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Abolishing the monarchy is the only way to tackle royal family’s anti-LGBTQ+ legacy, says Republic

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After the death of Queen Elizabeth II, the accession of King Charles III, and Prince Harry’s troubling testimonies against the institution, the royal family’s future feels less viable than ever.

Graham Smith is CEO of Republic, a campaign group that wants to absolish the monarchy. There are countless reasons why – mostly to do with the fact that having a royal family goes against every democratic principle in the book.

But Smith also wants LGBTQ+ people to consider the monarchy’s legacy on queer rights. He believes the royals don’t care about LGBTQ+ people.

“The monarchy is steeped in very deeply conservative attitudes,” Smith tells PinkNews.

“The monarch is the head of the Church of England, and just a few months ago the Archbishop of Canterbury said gay sex is still a sin, which is an appalling thing to say. That then emboldens people to support things like conversion therapy.

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“It’s a pretty toxic institution in my view… I think we are stuck with a deeply conservative head of state and family in a country which is increasingly open-minded and liberal.”

King Charles III picturd with his wife and Queen Consort Camilla in New Zealand.
King Charles III picturd with his wife and Queen Consort Camilla in New Zealand. (Rob Jefferies/Getty)

There’s no record of the King ever speaking publicly on LGBTQ+ rights. Prince William, the new Prince of Wales and heir to the throne, has bucked the trend and spoken broadly in support of LGBTQ+ people. He said in 2019 he would be “absolutely fine” if his children were to come out as gay or lesbian.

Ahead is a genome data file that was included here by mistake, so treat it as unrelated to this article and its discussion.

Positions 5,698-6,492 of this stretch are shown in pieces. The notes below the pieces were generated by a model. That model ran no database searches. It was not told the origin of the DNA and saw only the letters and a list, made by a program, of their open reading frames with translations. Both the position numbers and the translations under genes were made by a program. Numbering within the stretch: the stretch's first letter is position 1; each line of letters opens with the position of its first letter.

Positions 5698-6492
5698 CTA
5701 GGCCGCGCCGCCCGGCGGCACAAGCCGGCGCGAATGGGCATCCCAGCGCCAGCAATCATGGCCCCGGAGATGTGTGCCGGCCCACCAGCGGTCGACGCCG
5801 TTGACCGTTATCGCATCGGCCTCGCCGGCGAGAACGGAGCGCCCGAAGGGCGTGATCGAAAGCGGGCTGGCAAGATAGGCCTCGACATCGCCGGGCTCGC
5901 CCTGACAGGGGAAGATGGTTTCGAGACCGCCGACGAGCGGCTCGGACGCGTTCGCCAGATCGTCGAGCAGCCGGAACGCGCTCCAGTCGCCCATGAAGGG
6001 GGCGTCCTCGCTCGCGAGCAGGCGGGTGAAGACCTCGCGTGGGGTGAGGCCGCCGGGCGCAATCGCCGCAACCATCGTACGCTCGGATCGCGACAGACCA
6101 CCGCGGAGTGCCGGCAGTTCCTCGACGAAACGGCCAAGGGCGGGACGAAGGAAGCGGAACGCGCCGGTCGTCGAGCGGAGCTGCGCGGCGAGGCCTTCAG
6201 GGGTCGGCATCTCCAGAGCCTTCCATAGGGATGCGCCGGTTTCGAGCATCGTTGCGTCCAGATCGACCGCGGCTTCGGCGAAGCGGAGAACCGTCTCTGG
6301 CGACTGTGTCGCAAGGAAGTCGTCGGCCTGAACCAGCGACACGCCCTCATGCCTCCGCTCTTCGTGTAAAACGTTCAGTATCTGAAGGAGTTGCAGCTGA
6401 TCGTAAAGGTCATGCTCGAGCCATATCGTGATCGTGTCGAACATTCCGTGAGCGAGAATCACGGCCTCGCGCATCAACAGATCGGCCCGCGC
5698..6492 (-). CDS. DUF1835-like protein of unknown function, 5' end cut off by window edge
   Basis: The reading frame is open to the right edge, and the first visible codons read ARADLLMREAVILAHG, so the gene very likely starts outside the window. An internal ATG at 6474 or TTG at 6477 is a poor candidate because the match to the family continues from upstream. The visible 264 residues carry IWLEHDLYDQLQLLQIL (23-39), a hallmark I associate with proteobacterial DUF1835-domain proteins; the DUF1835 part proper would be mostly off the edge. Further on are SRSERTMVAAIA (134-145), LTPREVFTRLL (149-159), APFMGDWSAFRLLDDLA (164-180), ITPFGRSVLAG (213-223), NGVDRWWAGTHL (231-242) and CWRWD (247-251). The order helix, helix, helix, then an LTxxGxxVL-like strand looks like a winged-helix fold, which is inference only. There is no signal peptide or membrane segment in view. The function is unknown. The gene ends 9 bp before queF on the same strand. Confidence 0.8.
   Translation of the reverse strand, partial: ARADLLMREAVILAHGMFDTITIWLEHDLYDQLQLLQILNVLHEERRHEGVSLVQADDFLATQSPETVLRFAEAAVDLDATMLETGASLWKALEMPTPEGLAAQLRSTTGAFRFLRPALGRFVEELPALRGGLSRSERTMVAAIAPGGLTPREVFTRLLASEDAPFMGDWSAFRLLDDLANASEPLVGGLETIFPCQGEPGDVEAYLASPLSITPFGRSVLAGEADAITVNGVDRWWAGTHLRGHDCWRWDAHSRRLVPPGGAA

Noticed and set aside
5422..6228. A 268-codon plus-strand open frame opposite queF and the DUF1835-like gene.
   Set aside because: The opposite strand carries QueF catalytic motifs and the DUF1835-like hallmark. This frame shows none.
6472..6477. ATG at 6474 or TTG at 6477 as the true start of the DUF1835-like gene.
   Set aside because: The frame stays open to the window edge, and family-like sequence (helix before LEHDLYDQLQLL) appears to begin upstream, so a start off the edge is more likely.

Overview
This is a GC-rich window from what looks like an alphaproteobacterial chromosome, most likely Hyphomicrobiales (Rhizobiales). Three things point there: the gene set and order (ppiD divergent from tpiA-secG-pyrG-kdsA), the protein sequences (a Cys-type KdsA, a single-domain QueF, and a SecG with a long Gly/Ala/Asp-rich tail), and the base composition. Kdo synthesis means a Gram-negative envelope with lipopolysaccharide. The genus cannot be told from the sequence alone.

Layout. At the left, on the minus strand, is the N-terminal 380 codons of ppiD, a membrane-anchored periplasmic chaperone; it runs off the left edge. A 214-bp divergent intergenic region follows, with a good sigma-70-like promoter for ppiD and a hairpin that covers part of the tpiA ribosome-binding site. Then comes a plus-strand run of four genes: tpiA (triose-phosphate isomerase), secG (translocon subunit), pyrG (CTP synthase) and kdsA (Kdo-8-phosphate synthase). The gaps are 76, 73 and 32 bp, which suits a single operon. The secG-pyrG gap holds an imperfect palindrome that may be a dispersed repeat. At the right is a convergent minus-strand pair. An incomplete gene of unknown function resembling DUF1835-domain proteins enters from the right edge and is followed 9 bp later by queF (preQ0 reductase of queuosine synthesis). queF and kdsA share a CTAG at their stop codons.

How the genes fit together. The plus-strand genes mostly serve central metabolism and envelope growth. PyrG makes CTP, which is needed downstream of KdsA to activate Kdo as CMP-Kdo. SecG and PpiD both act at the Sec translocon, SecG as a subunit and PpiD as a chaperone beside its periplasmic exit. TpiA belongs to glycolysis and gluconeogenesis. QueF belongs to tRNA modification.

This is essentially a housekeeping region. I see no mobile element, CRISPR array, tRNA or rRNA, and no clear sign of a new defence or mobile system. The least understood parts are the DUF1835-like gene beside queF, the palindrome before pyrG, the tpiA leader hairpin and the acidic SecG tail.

But Smith is concerned by the royals’ silence on homophobic laws in Commonwealth – the group of nations that sprung out of the former British Empire, headed up by the King and previously the late Queen.

Most of its member states criminalise LGBTQ+ people under laws that were imposed under British colonialism.

If silence is collusion, I think they’ve got a lot of questions to answer.

Graham Smith, CEO of Republic

“Given that record you might have hoped that the British head of state and the head of the Commonwealth might have said something about it, but the Queen never said anything about it, nor has Charles. And as far as I’m aware, nor has William,” Smith says.

“If silence is collusion, I think they’ve got a lot of questions to answer as to why they’ve taken no interest in LGBT issues when it can be pretty life and death in so many parts of the Commonwealth.” 

Graham Smith, CEO of Republic.
Graham Smith, CEO of Republic. (Supplied)

Royals’ response to racism allegations ‘speaks volumes’

There’s also the issue of racism to consider. Much was made of Prince Harry and Meghan Markle’s assertion that a member of the royal family speculated about the colour of their unborn child’s skin.